Advertiser Disclosure: The products that appear on this site may be from companies from which MagnifyMoney receives compensation. This compensation may impact how and where products appear on this site (including, for example, the order in which they appear). MagnifyMoney does not include all financial institutions or all products offered available in the marketplace.

Sally Herigstad
Sally Herigstad |

Sally Herigstad is a writer at MagnifyMoney. You can email Sally here

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Auto Loan, Reviews

The Best Auto Loans: 2019 New & Used Car Loan Rates

Editorial Note: The content of this article is based on the author’s opinions and recommendations alone. It has not been previewed, commissioned or otherwise endorsed by any of our network partners.

Disclosure : By clicking “See Offers” you’ll be directed to our parent company, LendingTree. You may or may not be matched with the specific lender you clicked on, but up to five different lenders based on your creditworthiness.

The best auto loan for you depends on your priorities, but two common goals are to get the most competitive rate and the lowest monthly payment. That’s why longer-term loans are so popular right now, with more people stretching out new and used car loans over 60 months or more. Despite that, new and used car payments hit an all-time high in 2017, meaning that people are spending more than ever on their vehicle purchases. That’s why MagnifyMoney has compiled a list of the best auto loans in 2019. We know that with rising rates, you need as much help as you can get finding the best rates to secure the vehicle you want and need.

Overview of the best auto loans in 2019

Company name

Best for

Loan types offered

 

LendingTree

Comparison shopping auto loan rates - LendingTree is not a lender.

New, used, refinance, lease-buyout

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on LendingTree’s secure website

LendingTree is our parent company

LightStream

Car buyers with good or excellent credit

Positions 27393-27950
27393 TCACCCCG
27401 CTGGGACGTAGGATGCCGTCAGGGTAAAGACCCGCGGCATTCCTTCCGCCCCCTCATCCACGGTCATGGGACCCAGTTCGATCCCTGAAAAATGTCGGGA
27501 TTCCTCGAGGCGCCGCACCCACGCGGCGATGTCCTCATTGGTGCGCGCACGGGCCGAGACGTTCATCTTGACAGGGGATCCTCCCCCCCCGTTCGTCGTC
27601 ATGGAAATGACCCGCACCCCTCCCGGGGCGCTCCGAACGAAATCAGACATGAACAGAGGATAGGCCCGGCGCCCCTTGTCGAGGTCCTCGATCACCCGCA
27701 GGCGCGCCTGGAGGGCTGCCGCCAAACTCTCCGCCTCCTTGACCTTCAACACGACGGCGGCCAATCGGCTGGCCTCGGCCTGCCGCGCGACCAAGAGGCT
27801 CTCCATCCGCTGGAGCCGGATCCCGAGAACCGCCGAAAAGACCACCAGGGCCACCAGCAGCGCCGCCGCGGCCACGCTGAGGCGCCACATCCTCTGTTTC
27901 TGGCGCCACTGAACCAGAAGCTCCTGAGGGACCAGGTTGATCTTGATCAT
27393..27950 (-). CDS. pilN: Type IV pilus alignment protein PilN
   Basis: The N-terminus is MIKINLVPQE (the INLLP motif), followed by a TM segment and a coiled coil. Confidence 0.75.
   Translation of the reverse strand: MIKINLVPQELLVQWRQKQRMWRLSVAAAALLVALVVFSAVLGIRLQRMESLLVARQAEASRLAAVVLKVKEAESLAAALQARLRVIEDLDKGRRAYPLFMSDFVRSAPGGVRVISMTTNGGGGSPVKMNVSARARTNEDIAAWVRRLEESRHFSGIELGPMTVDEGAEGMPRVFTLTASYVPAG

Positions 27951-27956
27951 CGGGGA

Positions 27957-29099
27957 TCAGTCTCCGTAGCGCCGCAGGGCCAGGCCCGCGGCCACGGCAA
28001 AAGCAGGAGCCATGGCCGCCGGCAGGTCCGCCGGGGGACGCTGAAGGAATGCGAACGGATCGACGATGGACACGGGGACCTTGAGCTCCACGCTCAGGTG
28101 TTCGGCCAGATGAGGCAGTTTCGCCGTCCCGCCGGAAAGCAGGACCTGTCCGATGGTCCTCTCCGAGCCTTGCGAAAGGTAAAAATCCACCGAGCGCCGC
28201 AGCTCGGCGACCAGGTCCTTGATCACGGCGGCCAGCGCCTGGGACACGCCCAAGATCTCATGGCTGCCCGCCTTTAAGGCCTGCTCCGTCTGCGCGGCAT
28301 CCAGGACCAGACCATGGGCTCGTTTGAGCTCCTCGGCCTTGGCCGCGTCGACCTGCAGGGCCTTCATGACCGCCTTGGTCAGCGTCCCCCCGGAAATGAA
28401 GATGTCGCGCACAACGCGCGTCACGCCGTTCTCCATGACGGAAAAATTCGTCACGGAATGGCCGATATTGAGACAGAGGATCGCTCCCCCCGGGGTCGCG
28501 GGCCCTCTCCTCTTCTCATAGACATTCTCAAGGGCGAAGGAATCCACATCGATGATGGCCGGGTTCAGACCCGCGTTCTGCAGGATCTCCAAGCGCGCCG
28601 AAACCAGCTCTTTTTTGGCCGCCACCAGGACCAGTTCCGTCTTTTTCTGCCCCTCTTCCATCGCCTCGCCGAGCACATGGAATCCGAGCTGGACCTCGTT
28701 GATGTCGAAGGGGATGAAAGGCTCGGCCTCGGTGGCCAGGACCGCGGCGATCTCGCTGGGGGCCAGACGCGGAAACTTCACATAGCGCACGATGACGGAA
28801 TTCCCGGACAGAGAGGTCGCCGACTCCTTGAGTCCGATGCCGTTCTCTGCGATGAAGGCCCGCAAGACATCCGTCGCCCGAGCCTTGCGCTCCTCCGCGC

New, used, refinance, lease-buyout

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on Lightstream’s secure website

Capital One

Car buyers with fair or poor credit

New, used, refinance

SEE OFFERS Secured

on LendingTree’s secure website

Carvana Auto Loan

Buying a used car online

Used

SEE OFFERS Secured

on LendingTree’s secure website

How we picked the best auto loan rates

Using information from LendingTree, we compiled auto loan data over a six month period spanning across 22 auto lenders. We analyzed the loan data by applicant credit tier, and whether the loans were to purchase a used or new car to determine 1) the lenders consumers chose most often, and 2) the lowest average APR offered by the lender.

A closer look at the best new and used auto loans

Start with LendingTree

With LendingTree, you can fill out one short online form, and there are dozens of lenders ready to compete for your business. Upon completing the form, you can see real interest rates and approval information instantly. Some auto lenders will do a hard pull on your credit and this is common with auto lending. It’s important to remember, multiple hard pulls will only count as one pull, so the best strategy is to have all your hard pulls done at one time.

LendingTree
APR

As low as
3.99%

Terms

24 To 84

months

Fees

Varies